You see, like most spin, their argument focuses on just one point that is part of a much larger picture and, by itself, would tend to support their position. But in order to make their spin work, they completely ignore the fact that, according to the bi-partisan Joint Committee on Taxation, roughly half of Americans don’t earn enough to have any tax liability. It should be noted that those who pay zero federal income tax also pay very little of any other taxes. They want us to forget that important fact, because they know that it more than offsets the effect of a handful of the rich paying huge amounts of tax. In the end, Tax Freedom Day is very representative of the average working American and may actually be skewed ever so slightly toward lower-income taxpayers. Because of this, there is a very good likelihood that your personal tax freedom day could be later than the one calculated by the Tax Foundation.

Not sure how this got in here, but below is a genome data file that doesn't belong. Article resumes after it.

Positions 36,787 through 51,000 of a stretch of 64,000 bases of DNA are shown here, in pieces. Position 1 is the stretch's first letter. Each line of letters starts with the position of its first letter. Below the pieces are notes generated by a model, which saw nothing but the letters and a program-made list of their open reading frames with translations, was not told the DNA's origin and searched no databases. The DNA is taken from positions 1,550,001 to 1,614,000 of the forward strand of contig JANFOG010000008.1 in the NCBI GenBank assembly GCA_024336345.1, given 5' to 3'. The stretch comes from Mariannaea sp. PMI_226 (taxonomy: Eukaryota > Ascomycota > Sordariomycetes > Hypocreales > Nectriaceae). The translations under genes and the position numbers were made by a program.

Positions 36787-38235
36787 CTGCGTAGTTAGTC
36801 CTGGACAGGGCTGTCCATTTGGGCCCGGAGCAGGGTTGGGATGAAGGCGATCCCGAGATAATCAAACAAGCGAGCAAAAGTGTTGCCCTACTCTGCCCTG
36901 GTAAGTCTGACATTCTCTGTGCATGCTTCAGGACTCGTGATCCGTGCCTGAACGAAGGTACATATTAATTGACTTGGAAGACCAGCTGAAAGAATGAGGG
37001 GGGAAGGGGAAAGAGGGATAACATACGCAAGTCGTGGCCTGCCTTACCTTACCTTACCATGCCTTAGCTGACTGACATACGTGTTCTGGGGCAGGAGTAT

We hope that you will use the Tax Freedom Day Clock web widget on your site and tell others about it, to help emphasize how much of our work actually benefits the government and not those of us who worked to earn it.
Please visit the Tax Foundation for more information on Tax Freedom Day.Share this page